Social listening and engagement with streams

Hootsuite streams are social feeds that help you engage with your audience by allowing you to easily participate in social conversations. Streams also give you the ability to practice social listening—monitoring and reacting to social activities related to your business and industry, such as mentions, hashtags, and keywords.

Streams are highly customizable, and what you can do within each type of stream varies. This guide will help you decide how to organize your streams and how to set up the best streams for your business objectives.

Organize your streams

Before adding streams, consider how you’d like to group them for effective daily monitoring. Streams are grouped into boards on the left side of the Streams page. You can add up to 20 boards, each with up to 10 streams, allowing you organize content in a way that makes the most sense for you. Here are a few common ways to organize boards and streams:

  • By social network - When you’re getting started, you might want to try just a few boards, one for each social media platform. Create a board for all Twitter activity, another for Facebook, and so on.
  • By priority - We recommend prioritizing your listening by the most relevant engagement opportunities and the highest engagement levels. Organize your content from top to bottom for boards and left to right for streams.
  • By business objective - You can organize your boards by objective, such as your own posts and tweets, mentions of your brand or company name, competitive listening, and industry keywords. See the next section for more about business objectives.
  • Your own mix - You could create boards for specific campaigns, types of engagement, special searches, industry research... the possibilities are endless.

Tips for creating boards and streams:

  • Start by looking at your own organization. You’re most familiar with your own brand, so creating streams for your company and product names, keywords, hashtags, and mentions is easy—and you’ll get immediate feedback about your brand and your social presence.
  • Make a list of the questions you want to answer. This can easily guide stream creation and organization.
  • Just start listening. You can remove, re-create, and reorganize your streams infinitely, so don’t be afraid to jump in and experiment. Add a few boards and streams, evaluate the results, and tweak your tactics. Your streams will evolve as you become more informed about your audience and your industry.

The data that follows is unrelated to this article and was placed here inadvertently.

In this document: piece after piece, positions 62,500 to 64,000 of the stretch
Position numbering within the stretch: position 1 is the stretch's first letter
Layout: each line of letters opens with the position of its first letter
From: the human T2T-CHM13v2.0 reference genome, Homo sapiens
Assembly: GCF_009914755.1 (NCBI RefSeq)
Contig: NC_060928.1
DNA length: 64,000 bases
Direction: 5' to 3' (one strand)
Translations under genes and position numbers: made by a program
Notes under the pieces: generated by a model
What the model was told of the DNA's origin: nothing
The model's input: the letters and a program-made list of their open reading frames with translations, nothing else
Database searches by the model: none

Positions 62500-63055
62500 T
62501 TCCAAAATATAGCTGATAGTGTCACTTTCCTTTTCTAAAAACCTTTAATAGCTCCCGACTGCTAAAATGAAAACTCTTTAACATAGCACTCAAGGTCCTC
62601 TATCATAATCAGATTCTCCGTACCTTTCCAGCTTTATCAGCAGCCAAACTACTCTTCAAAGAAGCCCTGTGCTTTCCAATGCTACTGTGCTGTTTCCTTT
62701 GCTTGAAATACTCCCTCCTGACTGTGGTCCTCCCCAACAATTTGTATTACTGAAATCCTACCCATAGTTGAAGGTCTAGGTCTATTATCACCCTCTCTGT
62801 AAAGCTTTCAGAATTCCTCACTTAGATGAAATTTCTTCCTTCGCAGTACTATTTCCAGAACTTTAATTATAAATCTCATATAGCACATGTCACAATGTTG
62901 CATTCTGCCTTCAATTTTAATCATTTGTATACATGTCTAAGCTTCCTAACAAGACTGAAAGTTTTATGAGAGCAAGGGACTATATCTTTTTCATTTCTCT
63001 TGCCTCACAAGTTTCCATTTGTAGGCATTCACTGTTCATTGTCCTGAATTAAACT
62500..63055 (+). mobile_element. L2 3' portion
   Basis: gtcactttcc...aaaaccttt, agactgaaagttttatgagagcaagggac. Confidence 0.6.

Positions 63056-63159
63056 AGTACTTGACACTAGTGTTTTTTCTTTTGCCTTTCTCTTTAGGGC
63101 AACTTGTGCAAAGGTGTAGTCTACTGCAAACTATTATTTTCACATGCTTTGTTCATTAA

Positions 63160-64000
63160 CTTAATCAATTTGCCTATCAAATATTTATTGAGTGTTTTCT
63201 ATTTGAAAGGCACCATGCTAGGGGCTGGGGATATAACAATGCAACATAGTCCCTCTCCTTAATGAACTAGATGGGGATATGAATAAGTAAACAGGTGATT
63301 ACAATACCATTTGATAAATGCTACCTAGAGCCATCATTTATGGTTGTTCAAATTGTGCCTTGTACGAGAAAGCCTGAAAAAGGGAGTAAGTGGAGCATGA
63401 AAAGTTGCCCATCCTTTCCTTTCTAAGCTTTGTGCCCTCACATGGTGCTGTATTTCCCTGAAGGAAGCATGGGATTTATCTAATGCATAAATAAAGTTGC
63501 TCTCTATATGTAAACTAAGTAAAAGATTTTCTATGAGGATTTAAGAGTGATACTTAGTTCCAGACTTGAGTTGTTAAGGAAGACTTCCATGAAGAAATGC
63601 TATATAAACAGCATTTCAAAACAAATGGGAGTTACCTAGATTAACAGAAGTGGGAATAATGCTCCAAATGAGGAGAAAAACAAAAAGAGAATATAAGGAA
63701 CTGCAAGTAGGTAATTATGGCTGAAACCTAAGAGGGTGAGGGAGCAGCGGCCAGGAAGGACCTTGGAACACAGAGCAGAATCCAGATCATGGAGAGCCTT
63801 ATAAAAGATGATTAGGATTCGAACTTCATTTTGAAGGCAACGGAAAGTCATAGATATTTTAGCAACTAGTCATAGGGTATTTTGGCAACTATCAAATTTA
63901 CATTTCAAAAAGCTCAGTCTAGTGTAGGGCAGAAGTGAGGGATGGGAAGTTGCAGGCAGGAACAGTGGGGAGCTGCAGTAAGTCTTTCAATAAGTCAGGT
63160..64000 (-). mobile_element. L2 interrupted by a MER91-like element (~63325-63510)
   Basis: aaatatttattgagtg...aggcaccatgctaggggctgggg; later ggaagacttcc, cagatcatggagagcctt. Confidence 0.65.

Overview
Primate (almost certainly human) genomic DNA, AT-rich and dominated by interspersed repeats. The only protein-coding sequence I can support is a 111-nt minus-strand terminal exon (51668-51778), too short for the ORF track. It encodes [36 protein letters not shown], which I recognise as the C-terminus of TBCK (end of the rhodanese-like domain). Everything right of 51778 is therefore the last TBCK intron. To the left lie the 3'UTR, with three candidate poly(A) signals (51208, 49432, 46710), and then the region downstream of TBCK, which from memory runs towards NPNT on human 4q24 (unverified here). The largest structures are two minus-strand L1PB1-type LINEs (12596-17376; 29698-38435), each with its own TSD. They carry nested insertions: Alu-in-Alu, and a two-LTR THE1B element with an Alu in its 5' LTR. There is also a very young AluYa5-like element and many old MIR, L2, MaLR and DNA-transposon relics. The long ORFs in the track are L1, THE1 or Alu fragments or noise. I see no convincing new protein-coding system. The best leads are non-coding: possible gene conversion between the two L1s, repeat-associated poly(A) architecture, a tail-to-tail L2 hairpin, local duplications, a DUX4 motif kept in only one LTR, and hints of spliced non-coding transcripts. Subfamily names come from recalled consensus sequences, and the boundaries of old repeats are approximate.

Learn how:

Create streams based on your business objectives

Think about your business goals and priorities when deciding what types of streams to set up. Do you want to keep up with trends in your industry or stay ahead of the competition? Do you want to join social conversations relevant to your business? It’s likely that you want to do all of these things. The following sections offer listening and engagement strategies based on these business objectives.

Monitor competitors and your industry

Social listening can help you discover what your competitors are doing and what people are saying about them. Not only will this help you keep track of what the competition is up to, but it can give you a deeper understanding of your market and your customers (and potential customers) and allow you to join in on conversations.

What to monitor:

  • Your competitors’ brand names and usernames or handles
  • Product names
  • Slogans
  • Names of industry influencers
  • Industry buzzwords
  • Hashtags related to your industry
  • Industry-related Twitter lists
  • Complex search queries and filters for advanced searching

Types of streams to add:

  • Twitter Search or Keyword stream - With Keyword streams, you can search up to three search terms at once. With Search streams, you can use more powerful search filters to create advanced queries. Add a Twitter Search or Keyword stream.
  • Instagram Hashtag stream - Hashtag streams allow you to search for known competitor and industry hashtags. Add a Hashtag stream.
  • Twitter lists - Twitter lists let you group Twitter users together to focus on conversations you’re monitoring. Add a Twitter Lists stream.
  • Talkwalker Free News Alerts - Install this app for advanced industry and brand search queries. Install the Talkwalker app.
Tip: If you’re a Hootsuite Business or Enterprise user, you can also use Hootsuite Insights to monitor conversations using rich data visualization to filter information and follow trends. Learn more at Overview of Insights.

Engage with people who are talking about your business